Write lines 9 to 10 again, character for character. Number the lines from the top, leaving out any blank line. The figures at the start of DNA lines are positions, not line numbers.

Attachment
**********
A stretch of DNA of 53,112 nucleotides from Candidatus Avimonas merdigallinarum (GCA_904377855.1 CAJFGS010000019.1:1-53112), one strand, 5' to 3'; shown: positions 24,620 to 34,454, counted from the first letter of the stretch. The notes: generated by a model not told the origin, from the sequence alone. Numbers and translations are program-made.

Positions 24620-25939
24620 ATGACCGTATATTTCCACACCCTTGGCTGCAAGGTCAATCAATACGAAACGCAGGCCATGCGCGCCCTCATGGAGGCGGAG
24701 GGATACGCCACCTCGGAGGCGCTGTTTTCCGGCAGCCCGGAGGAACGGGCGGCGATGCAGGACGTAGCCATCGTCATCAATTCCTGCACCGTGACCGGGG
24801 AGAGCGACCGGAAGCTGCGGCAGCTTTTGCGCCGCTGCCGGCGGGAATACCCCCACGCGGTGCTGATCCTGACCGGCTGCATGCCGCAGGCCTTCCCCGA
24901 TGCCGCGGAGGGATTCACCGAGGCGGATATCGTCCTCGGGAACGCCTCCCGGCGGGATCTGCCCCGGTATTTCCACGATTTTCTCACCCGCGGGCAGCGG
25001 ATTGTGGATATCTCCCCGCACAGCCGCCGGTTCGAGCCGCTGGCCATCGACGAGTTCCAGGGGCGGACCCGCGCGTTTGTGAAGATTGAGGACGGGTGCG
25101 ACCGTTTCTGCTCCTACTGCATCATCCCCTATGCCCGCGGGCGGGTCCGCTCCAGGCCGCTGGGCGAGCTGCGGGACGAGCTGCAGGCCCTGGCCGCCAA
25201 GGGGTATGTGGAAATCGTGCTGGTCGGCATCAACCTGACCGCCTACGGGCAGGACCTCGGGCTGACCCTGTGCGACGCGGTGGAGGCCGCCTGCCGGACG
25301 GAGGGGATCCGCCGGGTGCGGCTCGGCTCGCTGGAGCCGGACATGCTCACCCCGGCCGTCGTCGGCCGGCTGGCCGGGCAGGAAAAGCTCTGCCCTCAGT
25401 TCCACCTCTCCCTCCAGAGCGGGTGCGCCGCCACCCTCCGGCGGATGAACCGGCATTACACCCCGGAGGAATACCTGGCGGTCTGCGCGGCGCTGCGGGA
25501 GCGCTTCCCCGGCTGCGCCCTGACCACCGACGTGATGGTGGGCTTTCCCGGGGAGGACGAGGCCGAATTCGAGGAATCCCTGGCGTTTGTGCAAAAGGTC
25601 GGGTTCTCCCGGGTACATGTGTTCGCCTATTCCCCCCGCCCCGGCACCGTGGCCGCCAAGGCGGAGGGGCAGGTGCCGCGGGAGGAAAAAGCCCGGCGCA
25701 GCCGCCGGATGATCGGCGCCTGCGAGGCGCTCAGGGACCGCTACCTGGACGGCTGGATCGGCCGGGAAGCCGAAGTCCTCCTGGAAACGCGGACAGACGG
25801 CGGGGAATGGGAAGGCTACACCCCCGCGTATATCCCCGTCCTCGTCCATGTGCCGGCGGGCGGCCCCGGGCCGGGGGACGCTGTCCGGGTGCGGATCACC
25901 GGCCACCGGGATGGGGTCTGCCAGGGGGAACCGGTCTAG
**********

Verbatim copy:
25201 GGGGTATGTGGAAATCGTGCTGGTCGGCATCAACCTGACCGCCTACGGGCAGGACCTCGGGCTGACCCTGTGCGACGCGGTGGAGGCCGCCTGCCGGACG
25301 GAGGGGATCCGCCGGGTGCGGCTCGGCTCGCTGGAGCCGGACATGCTCACCCCGGCCGTCGTCGGCCGGCTGGCCGGGCAGGAAAAGCTCTGCCCTCAGT